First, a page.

Brand-name prescription drug prices have jumped nearly 10 percent in the past 12 months—the biggest spike in eight years, according to a new AARP report.
The AARP Rx Watchdog report released this week found that the cost of prescription drugs most commonly used by those in Medicare rose 9.7 percent over the 12-month period ending in March. The Alzheimer’s drug Aricept rose by nearly 14 percent, while the heart disease medication Plavix saw a 10.5 percent jump. Expensive specialty drugs, such as biologics or injectable drugs, saw a hike of 9.2 percent, the report found. The inflation rate remained virtually flat during the same period.
Despite the price increase for brand names, the cost of generic drugs declined by an average of 9.7 percent. The study found that the average yearly costs for a person taking three generic medications dropped by $51, compared with a $706 increase for people taking three comparable brand-name prescriptions.
A spokesman for the drug industry, however, challenged the accuracy of the AARP study. “The report is misleading because it is based on incomplete information,” Ken Johnson, senior vice president of the Pharmaceutical Research and Manufacturers of America, an industry association, said in a prepared statement. “The report’s conclusions ignore the reality that prescription medicines represent a small and decreasing share of growth in overall health care costs in the United States.”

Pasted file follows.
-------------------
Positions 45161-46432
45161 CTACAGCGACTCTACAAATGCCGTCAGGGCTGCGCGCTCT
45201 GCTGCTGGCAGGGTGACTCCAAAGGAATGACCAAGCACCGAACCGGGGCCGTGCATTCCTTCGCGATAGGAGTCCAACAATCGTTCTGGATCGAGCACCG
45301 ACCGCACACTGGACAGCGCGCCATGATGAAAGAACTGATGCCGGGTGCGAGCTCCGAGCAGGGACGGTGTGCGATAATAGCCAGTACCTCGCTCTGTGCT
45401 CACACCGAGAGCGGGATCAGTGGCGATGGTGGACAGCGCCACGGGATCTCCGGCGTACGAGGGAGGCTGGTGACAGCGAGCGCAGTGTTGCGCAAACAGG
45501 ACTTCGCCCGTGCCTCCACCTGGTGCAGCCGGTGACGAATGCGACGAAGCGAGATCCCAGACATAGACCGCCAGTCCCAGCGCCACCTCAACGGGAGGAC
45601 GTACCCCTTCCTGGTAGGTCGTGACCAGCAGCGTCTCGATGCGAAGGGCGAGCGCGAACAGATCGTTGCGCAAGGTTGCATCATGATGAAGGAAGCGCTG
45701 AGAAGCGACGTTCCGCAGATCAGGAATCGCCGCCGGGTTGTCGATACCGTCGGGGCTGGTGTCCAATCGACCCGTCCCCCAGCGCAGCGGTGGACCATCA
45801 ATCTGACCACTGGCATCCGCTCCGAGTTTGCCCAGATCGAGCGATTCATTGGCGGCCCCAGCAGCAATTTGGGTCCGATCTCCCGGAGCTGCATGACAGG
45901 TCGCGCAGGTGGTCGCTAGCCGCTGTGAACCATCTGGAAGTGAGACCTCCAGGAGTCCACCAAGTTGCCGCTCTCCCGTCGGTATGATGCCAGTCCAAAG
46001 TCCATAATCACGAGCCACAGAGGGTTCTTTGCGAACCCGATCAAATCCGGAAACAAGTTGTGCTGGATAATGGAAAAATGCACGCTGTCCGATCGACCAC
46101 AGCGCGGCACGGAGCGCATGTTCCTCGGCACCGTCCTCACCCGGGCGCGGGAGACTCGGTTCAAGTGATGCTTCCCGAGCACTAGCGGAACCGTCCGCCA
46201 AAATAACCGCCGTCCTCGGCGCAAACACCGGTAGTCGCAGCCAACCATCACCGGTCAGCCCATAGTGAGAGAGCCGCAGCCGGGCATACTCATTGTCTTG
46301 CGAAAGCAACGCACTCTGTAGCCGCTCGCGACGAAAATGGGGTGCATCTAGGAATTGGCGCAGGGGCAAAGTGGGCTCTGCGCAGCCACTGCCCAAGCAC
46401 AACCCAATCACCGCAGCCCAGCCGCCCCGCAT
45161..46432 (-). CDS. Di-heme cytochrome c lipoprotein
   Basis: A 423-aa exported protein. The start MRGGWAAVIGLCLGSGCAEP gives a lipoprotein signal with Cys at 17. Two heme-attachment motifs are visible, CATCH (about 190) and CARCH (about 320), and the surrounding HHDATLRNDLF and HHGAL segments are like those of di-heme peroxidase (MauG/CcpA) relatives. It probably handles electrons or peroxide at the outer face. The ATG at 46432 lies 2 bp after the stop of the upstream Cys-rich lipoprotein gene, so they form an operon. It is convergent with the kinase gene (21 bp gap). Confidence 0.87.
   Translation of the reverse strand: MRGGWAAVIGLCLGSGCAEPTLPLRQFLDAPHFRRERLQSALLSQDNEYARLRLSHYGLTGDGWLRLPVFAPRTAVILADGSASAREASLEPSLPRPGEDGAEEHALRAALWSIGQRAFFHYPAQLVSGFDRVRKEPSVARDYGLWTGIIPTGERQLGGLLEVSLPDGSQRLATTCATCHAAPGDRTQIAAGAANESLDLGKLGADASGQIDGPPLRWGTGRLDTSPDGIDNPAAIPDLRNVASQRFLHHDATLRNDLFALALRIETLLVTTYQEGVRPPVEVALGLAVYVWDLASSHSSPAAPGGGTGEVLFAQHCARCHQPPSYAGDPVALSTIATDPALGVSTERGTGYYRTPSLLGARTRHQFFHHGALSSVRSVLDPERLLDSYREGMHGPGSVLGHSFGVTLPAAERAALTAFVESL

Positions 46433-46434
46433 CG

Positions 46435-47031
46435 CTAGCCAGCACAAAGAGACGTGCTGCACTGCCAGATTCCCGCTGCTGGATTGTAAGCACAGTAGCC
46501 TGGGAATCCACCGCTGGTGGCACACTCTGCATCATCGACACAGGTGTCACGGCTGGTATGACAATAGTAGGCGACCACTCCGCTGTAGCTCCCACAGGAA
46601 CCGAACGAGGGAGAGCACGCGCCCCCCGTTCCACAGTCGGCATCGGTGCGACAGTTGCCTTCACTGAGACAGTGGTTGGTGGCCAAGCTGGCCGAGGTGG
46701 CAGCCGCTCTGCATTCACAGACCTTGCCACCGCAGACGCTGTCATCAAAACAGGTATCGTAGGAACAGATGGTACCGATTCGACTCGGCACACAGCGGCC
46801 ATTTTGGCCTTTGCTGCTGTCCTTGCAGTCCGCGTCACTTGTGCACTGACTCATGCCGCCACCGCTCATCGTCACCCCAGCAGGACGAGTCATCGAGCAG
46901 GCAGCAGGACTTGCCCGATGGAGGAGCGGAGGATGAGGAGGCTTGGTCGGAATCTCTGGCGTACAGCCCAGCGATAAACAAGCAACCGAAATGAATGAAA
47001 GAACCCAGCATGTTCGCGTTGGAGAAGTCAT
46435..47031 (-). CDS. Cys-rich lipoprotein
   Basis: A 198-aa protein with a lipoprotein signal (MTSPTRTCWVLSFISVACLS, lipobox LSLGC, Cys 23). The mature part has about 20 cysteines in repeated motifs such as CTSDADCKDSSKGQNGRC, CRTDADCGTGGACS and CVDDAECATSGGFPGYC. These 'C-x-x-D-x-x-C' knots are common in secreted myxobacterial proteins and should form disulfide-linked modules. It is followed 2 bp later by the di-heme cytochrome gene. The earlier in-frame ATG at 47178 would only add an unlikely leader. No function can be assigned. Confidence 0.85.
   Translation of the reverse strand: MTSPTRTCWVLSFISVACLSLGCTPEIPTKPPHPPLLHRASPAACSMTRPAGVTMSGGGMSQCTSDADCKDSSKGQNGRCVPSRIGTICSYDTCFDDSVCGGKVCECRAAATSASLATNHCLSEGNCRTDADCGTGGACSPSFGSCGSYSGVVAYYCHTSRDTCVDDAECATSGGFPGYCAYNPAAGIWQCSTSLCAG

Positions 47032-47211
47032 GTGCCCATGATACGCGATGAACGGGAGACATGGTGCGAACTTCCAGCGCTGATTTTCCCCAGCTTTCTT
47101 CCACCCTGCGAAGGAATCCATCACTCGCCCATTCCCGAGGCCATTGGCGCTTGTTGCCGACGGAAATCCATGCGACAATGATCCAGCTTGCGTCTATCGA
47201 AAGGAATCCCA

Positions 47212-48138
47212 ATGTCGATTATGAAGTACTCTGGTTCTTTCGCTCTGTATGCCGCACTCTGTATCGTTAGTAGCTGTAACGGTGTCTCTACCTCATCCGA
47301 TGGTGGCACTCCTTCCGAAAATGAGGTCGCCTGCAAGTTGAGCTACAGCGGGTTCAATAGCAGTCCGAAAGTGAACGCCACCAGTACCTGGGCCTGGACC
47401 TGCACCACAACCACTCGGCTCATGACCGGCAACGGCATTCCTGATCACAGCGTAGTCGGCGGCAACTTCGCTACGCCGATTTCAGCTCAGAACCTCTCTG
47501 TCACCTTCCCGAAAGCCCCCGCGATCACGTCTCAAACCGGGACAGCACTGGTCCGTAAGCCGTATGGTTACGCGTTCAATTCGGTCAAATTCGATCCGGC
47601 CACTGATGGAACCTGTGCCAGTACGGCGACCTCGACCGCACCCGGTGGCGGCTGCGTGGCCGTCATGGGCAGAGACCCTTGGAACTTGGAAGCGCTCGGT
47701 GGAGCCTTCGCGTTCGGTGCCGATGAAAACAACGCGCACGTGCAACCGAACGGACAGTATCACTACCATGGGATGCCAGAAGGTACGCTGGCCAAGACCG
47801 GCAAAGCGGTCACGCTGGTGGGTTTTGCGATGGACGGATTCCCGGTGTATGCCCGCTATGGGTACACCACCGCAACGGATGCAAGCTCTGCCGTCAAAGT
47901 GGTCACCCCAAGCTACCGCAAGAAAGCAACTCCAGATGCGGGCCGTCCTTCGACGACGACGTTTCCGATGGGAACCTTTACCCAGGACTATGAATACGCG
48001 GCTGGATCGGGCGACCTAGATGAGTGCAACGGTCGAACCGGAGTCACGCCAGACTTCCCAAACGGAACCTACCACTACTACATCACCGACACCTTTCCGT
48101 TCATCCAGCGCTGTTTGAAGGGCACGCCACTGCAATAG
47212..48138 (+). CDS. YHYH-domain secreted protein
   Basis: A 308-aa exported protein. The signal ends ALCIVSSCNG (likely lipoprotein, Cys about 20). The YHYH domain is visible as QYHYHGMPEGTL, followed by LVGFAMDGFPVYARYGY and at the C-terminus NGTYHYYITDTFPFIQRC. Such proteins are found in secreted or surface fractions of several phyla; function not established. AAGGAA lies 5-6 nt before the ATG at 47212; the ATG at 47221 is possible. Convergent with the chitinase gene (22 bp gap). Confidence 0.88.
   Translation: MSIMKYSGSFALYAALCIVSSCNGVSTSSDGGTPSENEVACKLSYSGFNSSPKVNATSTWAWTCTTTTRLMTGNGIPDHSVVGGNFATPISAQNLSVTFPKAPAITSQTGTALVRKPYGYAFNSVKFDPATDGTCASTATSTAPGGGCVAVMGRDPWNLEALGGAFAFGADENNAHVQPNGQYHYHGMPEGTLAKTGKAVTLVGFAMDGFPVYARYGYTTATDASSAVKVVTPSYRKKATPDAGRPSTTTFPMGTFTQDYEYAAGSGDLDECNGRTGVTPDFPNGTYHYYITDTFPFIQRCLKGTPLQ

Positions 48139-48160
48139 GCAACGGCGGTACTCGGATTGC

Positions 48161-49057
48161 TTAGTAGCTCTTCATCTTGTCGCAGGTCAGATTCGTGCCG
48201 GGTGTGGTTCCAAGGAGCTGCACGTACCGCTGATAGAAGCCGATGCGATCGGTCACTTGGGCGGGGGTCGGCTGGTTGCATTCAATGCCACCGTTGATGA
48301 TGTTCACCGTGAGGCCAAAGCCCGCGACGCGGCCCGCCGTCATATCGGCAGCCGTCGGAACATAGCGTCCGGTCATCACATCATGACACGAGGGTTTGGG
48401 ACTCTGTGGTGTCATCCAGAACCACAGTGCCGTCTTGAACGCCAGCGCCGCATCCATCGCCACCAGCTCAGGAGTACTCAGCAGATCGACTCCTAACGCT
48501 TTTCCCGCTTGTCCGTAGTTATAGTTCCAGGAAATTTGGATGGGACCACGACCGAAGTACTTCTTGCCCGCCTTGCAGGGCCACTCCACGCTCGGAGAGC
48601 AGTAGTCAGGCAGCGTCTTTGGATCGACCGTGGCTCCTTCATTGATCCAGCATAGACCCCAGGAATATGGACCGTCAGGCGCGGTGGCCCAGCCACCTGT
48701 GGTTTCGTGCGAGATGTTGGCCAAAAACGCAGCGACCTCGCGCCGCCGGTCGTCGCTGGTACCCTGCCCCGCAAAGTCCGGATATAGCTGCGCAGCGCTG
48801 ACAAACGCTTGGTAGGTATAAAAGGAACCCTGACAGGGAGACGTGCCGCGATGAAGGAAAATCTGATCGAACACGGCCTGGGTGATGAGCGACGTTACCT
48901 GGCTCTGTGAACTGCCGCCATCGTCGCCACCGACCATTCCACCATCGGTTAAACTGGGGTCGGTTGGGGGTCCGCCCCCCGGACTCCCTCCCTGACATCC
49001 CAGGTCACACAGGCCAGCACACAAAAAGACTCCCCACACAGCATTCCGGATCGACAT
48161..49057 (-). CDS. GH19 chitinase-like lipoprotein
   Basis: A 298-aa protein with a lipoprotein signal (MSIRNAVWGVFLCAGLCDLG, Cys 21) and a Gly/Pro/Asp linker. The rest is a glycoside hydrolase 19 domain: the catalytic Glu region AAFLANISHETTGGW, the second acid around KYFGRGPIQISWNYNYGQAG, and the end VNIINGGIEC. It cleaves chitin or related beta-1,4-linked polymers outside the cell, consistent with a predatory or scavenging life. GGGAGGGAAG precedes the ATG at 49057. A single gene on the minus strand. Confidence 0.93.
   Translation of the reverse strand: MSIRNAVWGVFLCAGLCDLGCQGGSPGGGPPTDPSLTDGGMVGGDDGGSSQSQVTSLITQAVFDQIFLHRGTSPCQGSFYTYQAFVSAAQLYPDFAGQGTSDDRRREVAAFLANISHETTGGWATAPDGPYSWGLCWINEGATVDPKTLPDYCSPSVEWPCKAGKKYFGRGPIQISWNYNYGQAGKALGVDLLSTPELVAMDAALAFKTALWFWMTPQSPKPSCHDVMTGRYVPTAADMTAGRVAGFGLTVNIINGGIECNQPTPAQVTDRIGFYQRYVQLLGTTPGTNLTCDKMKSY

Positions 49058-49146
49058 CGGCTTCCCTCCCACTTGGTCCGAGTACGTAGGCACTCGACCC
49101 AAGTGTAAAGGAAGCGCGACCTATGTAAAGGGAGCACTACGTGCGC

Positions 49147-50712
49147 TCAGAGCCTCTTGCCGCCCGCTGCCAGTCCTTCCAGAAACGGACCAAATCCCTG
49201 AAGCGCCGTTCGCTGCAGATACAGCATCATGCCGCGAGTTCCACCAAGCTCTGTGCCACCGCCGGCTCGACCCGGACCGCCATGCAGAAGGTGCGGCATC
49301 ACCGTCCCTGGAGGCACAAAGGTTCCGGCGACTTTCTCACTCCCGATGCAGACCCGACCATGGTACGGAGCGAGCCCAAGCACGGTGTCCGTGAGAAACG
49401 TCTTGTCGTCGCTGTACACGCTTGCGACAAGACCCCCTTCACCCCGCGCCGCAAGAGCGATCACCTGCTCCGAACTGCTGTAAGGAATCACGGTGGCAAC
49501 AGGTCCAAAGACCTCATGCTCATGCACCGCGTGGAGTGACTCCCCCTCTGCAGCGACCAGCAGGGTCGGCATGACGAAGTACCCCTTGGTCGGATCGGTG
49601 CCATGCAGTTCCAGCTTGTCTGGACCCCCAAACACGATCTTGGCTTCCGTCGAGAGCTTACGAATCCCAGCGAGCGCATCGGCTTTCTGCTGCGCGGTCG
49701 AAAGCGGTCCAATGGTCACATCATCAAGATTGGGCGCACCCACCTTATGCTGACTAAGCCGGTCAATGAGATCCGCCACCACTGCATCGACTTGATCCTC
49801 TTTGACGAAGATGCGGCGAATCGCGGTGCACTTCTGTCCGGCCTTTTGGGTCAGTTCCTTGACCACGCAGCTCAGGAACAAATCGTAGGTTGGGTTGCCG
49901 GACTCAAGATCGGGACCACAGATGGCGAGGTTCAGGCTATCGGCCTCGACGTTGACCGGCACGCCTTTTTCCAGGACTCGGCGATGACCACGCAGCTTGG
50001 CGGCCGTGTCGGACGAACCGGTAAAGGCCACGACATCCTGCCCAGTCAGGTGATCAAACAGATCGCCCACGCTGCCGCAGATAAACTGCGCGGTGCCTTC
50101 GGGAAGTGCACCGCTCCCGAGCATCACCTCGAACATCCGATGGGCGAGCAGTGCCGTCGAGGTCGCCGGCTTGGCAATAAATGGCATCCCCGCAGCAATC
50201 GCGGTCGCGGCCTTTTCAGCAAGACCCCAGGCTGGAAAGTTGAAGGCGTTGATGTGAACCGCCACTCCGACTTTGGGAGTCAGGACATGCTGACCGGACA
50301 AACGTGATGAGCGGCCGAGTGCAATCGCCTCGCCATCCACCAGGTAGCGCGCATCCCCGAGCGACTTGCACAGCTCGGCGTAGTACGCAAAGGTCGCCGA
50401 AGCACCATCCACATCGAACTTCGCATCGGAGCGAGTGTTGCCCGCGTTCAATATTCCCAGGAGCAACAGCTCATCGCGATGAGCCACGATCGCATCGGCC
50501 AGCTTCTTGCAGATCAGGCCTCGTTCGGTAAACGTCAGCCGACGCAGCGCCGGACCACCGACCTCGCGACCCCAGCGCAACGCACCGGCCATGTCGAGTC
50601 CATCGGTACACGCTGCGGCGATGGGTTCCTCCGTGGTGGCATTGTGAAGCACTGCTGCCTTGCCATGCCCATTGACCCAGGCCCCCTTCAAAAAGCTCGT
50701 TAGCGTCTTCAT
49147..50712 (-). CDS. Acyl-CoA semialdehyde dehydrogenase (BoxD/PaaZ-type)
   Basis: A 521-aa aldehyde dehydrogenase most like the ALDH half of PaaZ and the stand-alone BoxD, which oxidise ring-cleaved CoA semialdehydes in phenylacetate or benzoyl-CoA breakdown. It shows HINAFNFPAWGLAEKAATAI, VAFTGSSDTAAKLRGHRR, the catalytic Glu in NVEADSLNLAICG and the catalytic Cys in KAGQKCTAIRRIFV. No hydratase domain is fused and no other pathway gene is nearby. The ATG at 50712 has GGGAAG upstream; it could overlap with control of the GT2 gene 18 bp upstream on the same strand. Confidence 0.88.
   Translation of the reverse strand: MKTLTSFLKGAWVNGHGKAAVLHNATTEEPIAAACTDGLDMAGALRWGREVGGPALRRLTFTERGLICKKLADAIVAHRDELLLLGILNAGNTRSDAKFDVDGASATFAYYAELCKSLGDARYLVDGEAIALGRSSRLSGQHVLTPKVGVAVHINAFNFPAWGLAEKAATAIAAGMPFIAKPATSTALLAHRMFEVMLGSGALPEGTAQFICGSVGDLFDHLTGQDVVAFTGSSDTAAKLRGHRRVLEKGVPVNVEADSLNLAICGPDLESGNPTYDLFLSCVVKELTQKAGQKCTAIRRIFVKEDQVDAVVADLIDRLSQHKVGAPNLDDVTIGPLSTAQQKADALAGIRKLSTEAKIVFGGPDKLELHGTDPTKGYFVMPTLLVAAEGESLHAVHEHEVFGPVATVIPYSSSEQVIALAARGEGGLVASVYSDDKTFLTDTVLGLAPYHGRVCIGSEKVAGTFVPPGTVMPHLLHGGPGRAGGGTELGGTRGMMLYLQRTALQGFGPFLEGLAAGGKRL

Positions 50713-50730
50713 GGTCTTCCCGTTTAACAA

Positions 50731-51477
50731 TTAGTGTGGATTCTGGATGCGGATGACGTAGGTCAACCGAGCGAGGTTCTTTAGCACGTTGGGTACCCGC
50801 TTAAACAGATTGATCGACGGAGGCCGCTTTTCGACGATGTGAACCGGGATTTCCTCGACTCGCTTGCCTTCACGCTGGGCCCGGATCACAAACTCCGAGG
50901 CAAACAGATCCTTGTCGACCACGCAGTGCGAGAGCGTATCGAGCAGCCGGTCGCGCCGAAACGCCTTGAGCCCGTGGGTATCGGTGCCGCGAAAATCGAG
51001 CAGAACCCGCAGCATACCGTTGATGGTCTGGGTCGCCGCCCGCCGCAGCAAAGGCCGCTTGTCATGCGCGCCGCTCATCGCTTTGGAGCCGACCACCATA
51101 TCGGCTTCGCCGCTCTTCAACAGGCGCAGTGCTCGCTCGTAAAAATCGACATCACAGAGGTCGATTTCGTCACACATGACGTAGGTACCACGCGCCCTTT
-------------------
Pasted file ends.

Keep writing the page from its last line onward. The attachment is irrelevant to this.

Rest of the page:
In 2011, drug manufacturers will have to pay 50 percent of the cost of brand-name drugs for people who hit the Medicare drug plan “doughnut hole.” “The latest price increases threaten to offset the promised savings for seniors if the increases continue on this path for years to come,” said John Rother, AARP’s executive vice president of policy and strategy.
The AARP report follows a similar study by Express Script, a company that handles prescription drug claims. Express Script found that brand-name drug prices rose by 9.1 percent in 2009, up from 7.4 percent the previous year, while special drug costs rose 11.5 percent, from 9.4 percent. “The lifesaving drugs Americans need are out of reach for many because of unjustifiable price hikes,” Rother said. He urged consumers to seek generic alternatives to pricey brand-name drugs.
“We encourage consumers to talk to their doctor about safe, affordable alternatives that could save thousands of dollars each year,” he said.
Tauren Dyson is an intern with the AARP Bulletin.
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